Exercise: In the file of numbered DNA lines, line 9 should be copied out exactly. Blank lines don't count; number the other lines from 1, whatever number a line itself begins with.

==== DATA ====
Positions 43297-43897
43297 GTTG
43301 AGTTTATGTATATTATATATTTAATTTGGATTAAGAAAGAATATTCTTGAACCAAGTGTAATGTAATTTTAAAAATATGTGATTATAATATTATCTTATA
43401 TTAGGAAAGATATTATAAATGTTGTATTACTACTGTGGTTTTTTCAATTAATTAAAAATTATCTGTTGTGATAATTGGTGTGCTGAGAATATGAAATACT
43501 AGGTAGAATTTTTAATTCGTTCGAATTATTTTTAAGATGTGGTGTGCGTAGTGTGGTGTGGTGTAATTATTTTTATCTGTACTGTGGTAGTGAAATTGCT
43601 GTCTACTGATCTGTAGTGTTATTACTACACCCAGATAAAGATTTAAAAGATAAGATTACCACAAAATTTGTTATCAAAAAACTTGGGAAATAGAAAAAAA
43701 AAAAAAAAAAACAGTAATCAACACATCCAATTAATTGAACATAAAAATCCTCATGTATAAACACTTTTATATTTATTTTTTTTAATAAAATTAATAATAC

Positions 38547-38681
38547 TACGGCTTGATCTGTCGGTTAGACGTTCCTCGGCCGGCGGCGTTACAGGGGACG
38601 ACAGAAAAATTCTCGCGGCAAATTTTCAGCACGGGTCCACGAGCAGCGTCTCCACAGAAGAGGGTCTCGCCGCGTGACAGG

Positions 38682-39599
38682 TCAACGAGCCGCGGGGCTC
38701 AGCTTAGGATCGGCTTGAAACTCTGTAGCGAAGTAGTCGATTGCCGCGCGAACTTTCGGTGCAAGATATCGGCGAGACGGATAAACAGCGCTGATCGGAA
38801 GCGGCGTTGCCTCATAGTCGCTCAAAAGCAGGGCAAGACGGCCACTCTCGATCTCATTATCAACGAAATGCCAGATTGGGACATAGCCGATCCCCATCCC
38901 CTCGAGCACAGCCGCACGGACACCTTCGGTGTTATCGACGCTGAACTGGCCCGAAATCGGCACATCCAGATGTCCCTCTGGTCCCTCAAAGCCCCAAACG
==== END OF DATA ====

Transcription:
38547 TACGGCTTGATCTGTCGGTTAGACGTTCCTCGGCCGGCGGCGTTACAGGGGACG